Fresh tomatoes with basil

Wine & Food Erotica from Charlottesville, Virginia

Eric Asmiov, who writes for the New York TimesDiner’s Journal Blog”, told bloggers in his keynote speech at the Wine Bloggers Conference in Charlottesville, Virginia, that he learned to think about wine in terms of drinking it, as opposed to tasting it. Simply tasting it, says Asimov, misses the point in forming a connection with wine, to those of us who are passionate about it.

Amen! We’ve gone back and forth with our fellow bloggers on the whole “spit versus swallow method,” when writing about wine. While I do think it is important to spit when engaged in a Speed Tasting, or an industry tasting that calls for sampling hundreds of different wines, I don’t personally feel qualified to write, recommend or review a wine based solely on a single (or double, or triple) swirl, sip, gargle and spit.

For me, it is impossible to truly appreciate a wine and all of its nuances unless I not only consume it in the glass, but enjoy it with food. After all, we assume you are looking for suggestions on what wines to drink, not simply taste. Perhaps Robert M. Parker, Jr. can do so. But I would bet that most people are not in the habit of opening several wines in one sitting to simply taste them, and then pouring them down the drain.

In addition to consuming wine and food, I want you to be able to see what we’re eating and drinking. We can do only so much with words. If you can almost reach out and touch the food and wine, it’s much easier for me to share my passion with you.

For most writers and photographers, the standard moniker for highly detailed, close-up food pictures is “Food Porn,” but I prefer to think of it as “Food Erotica.” While both seek to stimulate the senses to the point of arousal, pornography has gotten a very bad rap in our Puritanical society. Just check the dictionary which defines pornography as “obscene writings, drawings, photographs, or the like, especially those having little or no artistic merit.” The same dictionary defines erotica as literature or art dealing with sexual love. Or, as differentiated by former Toledo, Ohio native Gloria Steinem in her book Outrageous Acts and Everyday Rebellions (1983)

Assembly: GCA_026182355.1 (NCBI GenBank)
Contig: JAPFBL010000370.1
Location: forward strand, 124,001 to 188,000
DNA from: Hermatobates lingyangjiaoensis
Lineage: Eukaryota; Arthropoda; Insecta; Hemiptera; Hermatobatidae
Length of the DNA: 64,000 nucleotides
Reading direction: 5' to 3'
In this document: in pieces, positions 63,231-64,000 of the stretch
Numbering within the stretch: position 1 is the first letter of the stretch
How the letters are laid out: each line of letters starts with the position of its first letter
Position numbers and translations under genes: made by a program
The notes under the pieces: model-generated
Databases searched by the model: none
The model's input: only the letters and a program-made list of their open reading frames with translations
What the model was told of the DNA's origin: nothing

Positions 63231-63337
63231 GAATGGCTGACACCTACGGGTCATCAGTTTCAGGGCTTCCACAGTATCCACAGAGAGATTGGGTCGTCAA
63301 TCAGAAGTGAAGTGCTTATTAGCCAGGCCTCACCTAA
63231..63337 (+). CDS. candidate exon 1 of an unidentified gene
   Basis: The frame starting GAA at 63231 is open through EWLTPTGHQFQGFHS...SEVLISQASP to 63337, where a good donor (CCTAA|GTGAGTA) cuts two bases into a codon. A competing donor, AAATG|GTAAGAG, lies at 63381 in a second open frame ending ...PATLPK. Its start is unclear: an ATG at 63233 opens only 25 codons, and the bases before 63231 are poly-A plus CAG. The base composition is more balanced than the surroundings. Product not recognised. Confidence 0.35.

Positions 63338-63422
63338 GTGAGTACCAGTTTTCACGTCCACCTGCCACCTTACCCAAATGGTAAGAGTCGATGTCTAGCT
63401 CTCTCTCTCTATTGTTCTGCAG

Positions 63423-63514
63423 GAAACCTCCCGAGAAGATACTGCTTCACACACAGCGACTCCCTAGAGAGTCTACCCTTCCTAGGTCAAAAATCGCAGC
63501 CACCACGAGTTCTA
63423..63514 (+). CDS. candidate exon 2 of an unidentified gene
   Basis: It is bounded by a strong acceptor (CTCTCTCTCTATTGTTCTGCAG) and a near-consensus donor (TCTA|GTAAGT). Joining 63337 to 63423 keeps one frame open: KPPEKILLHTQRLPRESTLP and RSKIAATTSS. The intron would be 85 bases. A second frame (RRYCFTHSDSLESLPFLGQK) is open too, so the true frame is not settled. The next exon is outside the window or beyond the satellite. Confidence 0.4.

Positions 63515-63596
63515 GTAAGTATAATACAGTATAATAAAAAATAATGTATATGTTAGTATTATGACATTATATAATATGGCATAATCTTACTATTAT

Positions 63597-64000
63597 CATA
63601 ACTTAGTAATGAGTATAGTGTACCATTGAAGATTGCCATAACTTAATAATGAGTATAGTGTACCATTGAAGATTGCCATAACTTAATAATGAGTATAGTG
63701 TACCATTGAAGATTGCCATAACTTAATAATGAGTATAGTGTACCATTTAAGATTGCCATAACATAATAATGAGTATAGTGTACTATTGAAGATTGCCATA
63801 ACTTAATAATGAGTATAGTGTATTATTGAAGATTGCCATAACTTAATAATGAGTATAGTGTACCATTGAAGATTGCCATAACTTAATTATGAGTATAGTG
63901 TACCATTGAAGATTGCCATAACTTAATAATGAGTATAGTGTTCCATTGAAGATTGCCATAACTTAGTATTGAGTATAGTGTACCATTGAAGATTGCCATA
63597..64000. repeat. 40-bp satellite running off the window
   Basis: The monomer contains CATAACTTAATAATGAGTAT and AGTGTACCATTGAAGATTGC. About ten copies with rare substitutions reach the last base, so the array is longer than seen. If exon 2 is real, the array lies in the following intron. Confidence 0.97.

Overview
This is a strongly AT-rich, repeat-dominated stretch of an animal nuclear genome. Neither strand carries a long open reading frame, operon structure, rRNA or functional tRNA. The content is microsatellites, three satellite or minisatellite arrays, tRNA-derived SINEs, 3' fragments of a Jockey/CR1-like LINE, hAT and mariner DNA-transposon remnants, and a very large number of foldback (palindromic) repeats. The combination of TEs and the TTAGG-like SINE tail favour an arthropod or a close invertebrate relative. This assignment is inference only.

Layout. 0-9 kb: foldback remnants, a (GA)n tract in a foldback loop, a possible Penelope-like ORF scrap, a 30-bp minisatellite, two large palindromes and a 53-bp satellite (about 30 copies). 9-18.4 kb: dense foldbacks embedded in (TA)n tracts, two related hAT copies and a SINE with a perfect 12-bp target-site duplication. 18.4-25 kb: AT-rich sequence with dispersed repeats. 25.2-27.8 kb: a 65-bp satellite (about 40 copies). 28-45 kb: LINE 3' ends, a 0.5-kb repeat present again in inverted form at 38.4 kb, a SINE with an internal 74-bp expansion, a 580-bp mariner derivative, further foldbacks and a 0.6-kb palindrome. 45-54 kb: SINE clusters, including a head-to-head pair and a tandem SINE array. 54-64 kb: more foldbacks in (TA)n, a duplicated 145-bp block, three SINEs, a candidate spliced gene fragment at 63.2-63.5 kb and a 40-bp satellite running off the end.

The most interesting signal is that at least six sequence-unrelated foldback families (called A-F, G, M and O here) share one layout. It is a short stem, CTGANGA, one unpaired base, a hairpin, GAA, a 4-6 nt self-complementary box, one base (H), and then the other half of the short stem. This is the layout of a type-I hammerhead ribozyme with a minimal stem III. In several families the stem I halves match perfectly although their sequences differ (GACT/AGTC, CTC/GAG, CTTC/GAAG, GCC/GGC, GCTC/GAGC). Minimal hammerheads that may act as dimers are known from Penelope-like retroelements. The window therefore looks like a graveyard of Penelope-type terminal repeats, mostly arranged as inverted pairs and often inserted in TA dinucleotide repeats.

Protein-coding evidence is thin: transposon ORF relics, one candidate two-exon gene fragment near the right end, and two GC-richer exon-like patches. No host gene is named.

“Pornography is about dominance. Erotica is about mutuality.” – Gloria Steinem

At Another Wine Blog we do not want to hold ourselves above you, pontificating, but seek to share our experiences – to get you so close to the wine and food that you can almost taste it. For me, there is no better way to share our recent trip to Charlottesville, Virginia, than through pictures. Here are a few of our best food and wine pictures from the 2011 Wine Bloggers Conference.

To set the stage, we enjoyed some of the best southern food we tasted all weekend at an evening reception for participants at Thomas Jefferson’s Monticello. For those not acclimated to over 100-degree heat, it was nearly unbearable. But for some of us well-acquainted with the extreme heat and humidity of a late July day in the South, a tour of the house and grounds of historic Monticello was Southern hospitality at its best. Catered by the historic Keswick Hall, named ‘number 1 Top Small Resorts’ in the Mainland USA by Condé Nast Traveler. Executive Chef Dean Maupin and his staff prepared gourmet southern “comfort” food for bloggers gathered to taste local Virginia wines.